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Walt Whitman's Two Poems of Patriotism

Updated on October 8, 2017
Maya Shedd Temple profile image

After I fell in love with Walter de la Mare's "Silver" in Mrs. Edna Pickett's sophomore English class, circa 1962, poetry became my passion.

Walt Whitman, 1863

Source

Introduction

Walt Whitman wrote many poems that showcased the poet's strong patriotism and love for his country. These two are from the Civil War era, as Whitman served the wounded soldiers on the battlefield.

"Cavalry Crossing a Ford"

A line in long array where they wind betwixt green islands,
They take a serpentine course, their arms flash in the sun—hark to the musical clank,
Behold the silvery river, in it the splashing horses loitering stop to drink,
Behold the brown-faced men, each group, each person a picture, the negligent rest on the saddles,
Some emerge on the opposite bank, others are just entering the ford—while,
Scarlet and blue and snowy white,
The guidon flags flutter gayly in the wind.

Commentary: "Cavalry Crossing a Ford"

Walt Whitman's seven-line poem titled "Cavalry Crossing a Ford" offers a simple, single unified image, much as a photograph of the same scene would offer.

"Cavalry Crossing a Ford" is one of Whitmam's most widely anthologized poems from his Civil War experience. This poem first appeared om "Drum-Taps," in 1865 in his much revised Leaves of Grass, his collection that he continually added to and revised for many years.

The speaker of this poem adds no commentary about what he sees; he simply reports the image as it appears to his sight. Each line becomes a single unit that gives its supporting value to the entire poem.

"A line in long array, where they wind betwixt green islands"

The speaker is riding with a line of cavalry soldiers as they move into battle. The small group of soldiers is in the process of crossing a river, as the speaker commences his portrayal of this event.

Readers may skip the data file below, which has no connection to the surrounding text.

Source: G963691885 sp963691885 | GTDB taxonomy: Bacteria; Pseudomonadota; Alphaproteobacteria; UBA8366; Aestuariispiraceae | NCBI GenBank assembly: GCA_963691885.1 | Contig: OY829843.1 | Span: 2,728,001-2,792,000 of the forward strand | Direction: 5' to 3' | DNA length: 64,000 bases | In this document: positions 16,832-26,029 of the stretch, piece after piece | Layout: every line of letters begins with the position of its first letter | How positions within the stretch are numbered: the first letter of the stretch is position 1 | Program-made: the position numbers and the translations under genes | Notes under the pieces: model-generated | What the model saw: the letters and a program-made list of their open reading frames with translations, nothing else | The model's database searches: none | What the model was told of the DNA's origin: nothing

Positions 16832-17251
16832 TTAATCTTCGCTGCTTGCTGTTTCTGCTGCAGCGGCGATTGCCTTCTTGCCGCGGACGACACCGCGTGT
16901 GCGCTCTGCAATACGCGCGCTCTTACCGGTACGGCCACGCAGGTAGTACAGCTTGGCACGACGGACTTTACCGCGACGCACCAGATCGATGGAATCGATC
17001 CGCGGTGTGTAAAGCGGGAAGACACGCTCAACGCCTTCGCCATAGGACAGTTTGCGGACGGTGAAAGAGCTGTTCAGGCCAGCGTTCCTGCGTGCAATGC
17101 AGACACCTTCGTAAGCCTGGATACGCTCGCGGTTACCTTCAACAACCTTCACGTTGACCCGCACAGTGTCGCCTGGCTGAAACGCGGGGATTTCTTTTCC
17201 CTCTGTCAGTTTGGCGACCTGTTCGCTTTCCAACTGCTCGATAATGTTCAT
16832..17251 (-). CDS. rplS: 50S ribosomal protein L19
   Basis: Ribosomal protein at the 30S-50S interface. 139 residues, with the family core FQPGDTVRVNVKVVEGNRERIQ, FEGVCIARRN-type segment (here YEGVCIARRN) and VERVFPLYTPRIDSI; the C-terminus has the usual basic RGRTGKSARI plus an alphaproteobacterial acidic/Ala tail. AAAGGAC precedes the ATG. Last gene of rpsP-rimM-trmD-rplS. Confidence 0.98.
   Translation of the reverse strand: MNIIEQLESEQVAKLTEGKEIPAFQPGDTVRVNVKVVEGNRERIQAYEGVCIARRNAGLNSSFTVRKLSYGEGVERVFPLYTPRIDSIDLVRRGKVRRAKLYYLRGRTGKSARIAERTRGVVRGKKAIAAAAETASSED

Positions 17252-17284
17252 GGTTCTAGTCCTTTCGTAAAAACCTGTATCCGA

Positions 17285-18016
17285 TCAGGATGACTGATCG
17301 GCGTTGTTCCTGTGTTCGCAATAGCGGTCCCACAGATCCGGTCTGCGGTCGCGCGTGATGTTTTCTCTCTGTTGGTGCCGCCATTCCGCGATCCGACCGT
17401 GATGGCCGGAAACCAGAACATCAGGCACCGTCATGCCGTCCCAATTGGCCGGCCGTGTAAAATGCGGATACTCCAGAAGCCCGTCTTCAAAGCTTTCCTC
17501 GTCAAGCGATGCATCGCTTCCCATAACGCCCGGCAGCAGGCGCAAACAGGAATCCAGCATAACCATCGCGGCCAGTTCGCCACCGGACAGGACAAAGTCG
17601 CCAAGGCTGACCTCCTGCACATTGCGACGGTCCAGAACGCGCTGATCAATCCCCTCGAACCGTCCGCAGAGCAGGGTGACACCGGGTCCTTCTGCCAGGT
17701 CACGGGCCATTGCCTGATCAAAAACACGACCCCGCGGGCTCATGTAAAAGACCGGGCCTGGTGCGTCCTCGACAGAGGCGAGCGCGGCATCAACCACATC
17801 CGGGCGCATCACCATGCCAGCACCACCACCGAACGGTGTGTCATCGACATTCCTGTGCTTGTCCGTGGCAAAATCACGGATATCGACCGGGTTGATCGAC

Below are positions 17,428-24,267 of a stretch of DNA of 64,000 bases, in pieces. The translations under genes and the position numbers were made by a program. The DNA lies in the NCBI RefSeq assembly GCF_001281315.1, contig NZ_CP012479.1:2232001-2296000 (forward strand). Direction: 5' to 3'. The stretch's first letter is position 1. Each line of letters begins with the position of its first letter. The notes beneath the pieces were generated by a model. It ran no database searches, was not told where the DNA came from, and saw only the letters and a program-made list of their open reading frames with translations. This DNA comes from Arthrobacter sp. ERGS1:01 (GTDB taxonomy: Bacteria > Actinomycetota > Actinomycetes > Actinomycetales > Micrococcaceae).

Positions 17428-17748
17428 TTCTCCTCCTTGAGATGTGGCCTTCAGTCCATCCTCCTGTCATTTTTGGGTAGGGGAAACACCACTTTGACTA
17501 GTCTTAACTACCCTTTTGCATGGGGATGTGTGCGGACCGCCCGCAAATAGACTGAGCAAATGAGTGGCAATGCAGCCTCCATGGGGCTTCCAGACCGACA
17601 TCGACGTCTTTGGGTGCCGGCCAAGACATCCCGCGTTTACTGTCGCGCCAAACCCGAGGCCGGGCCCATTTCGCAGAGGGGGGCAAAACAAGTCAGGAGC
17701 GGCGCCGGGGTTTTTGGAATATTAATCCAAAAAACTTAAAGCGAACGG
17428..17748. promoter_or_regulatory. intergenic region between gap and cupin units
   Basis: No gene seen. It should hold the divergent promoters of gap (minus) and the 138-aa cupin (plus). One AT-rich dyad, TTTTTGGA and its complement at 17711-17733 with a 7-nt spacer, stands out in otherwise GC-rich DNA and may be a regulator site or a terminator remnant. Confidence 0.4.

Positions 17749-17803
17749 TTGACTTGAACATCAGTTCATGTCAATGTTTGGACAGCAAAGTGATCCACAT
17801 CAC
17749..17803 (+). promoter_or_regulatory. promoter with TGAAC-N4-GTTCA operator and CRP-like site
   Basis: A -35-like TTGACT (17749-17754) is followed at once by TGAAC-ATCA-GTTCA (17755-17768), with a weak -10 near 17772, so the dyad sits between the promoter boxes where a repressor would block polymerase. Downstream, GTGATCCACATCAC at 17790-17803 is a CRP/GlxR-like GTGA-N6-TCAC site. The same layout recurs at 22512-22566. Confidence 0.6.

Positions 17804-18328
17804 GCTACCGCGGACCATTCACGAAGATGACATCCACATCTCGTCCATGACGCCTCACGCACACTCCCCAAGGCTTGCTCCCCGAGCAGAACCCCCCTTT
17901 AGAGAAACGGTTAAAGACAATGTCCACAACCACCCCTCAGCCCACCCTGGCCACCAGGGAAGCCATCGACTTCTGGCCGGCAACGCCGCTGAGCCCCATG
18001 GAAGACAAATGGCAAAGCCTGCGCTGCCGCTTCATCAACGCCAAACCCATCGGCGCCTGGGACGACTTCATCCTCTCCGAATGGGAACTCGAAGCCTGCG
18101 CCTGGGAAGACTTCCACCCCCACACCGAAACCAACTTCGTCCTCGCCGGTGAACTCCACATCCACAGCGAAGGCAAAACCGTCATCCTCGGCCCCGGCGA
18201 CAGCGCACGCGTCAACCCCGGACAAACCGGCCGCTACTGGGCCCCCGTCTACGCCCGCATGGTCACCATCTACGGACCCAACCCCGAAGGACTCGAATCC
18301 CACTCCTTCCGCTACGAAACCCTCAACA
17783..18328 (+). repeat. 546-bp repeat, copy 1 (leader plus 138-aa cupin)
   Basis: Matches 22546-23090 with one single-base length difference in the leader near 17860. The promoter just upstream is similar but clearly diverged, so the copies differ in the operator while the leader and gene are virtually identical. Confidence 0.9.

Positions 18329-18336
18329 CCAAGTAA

The attention of the viewer is directed to a line of the cavalrymen who are on horseback, "wind[ing] betwixt green islands."

Whitman eschewed any traditional riming scheme with this poem; however, the assonance of words with such as "wind," "island," and "line," offer a stand-in and function as rime would do in helping to render the line a unified whole. The viewer can see the whole group of cavalry in just the first line.

"They take a serpentine course— their arms flash in the sun--Hark to the musical clank"

The line of soldiers seems to form a snake-like line as it glides through the landscape. Crossing the river the "serpentine" line appears to move as the snake would move through grass.

The speaker now refers to the soldiers by reporting that, "their arms [are] flash[ing] in the sun." The speaker then adds to his description a sound: "Hark to the musical clank." The poem, therefore, is offering an image that a snapshot could never do.

"Behold the silvery river—in it the splashing horses, loitering, stop to drink"

The speaker now dramatizes the river, reporting that it is "silvery" with the horses "splashing" the water, taking a gulp of the water every time they halt to wait their turn to trot ahead. The speaker adds a marvelous touch by commanding his reader/listerner/viewer: "Behold the silvery river."

"Behold the brown-faced men--each group, each person, a picture—the negligent rest on the saddles"

Employing this line and the following line to dramatize the soldiers, the speaker again commands his listeners to look at the "brown-faced men."

The speaker then asserts that each soldier represents a "picture," as the whole group of soldiers also paints its own picture. He notes that some seem rather laid-back and seem to be merely relaxing in their saddles before they begin their difficult journey again.

"Some emerge on the opposite bank--others are just entering the ford—while"

The speaker then claims that a section of the line of soldiers is completing their crossing of the river, as others remain in the process of stepping into the river.

"Scarlet, and blue, and snowy white"

The flags representing the colors of the united country, the union flag, which serve as a guidon for the group remain in a single line to stress their important function of representing the country they are fighting to preserve.

"The guidon flags flutter gaily in the wind"

The final line finds the speaker stressing the colorful flags, "flutter[ing] gaily." The speaker finds that fluttering a happy event as the flags do what they would simply and naturally do in a light breeze.

Reading of Whitman's "Cavalry Crossing a Ford"

"Song of the Banner at Daybreak"

A poet learns to sing the praises of the true meaning of patriotism through a conversation with banners, a father, and a son..